- You may not be able to get the 45 minute cycle on the trails that you were hoping for, but you may be able to bike around your neighborhood with your children. The physical activity experience may not be as long as you would prefer. It may not be just you and your bike and you may not be able to speed along as fast as you like, but there may be other elements that meet your needs (i.e., being outside, being active).
- Some women who are fearful of running alone at night will take a dog with them when they run or only run when they are with a partner or group of people.
- If body image issues stop you from going to the gym, working out at home may be an option. Again, research on women’s leisure has found some who are self conscious opt for women’s only facilities or program as a way of negotiating this constraint.
- When finances are limited, it may be important to modify when you participate. For example, renting movies rather than going to the theater or going to the theater on cheap night and forgoing the concession stand snacks. Although purchasing a book allows you immediate gratification, using your library and placing holds on books you’re interested in may be a way to read new novels or biographies that you’re interested in. Many communities offer days when museums are cheaper or when attending an art gallery is free. You may not be as free to participate exactly when you wish, but by being flexible and modifying your participation, you may still have opportunities to participate in activities you enjoy.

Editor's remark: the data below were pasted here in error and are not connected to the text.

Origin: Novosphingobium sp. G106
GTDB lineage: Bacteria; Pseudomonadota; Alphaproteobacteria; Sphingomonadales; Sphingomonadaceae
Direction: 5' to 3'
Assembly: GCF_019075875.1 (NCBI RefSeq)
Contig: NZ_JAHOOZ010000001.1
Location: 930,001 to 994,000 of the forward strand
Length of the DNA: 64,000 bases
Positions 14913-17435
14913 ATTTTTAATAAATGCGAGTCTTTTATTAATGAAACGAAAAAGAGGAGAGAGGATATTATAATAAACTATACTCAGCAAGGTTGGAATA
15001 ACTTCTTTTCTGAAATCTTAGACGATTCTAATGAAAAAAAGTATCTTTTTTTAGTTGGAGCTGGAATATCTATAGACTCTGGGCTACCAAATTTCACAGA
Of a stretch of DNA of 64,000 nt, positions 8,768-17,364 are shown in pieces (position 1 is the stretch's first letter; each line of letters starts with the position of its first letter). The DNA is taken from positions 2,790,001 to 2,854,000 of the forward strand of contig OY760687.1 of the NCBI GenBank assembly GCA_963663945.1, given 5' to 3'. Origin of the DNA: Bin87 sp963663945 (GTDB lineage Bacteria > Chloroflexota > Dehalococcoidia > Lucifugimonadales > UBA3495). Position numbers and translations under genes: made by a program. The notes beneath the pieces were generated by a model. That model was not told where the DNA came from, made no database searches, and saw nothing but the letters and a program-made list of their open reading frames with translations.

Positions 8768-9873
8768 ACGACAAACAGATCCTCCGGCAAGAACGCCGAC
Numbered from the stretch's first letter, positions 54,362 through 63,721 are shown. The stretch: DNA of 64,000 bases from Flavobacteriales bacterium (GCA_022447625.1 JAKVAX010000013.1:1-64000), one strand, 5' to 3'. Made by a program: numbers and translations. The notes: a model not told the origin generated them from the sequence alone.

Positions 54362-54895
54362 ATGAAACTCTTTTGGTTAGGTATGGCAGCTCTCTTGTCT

Not Everything Can Be Negotiated at an Individual Level. Unfortunately, not all constraints to leisure can be modified by individual cognitive or behavioral processes. For example, if there are no swimming facilities in your community, modifying aspects of your life or participation to overcome that constraint may not (likely will not) be effective. It may also be difficult to negotiate social norms related to gender role expectations without the help of a partner who, for example, is willing to share equally in household and child rearing responsibilities. Therefore, it is important to recognize which constraints to leisure you experience are factors you can respond to individually, which constraints you need support in negotiating (e.g., from your partner, friends), and which constraints may require a more collective effort (e.g., lobbying for facilities or recreation opportunities).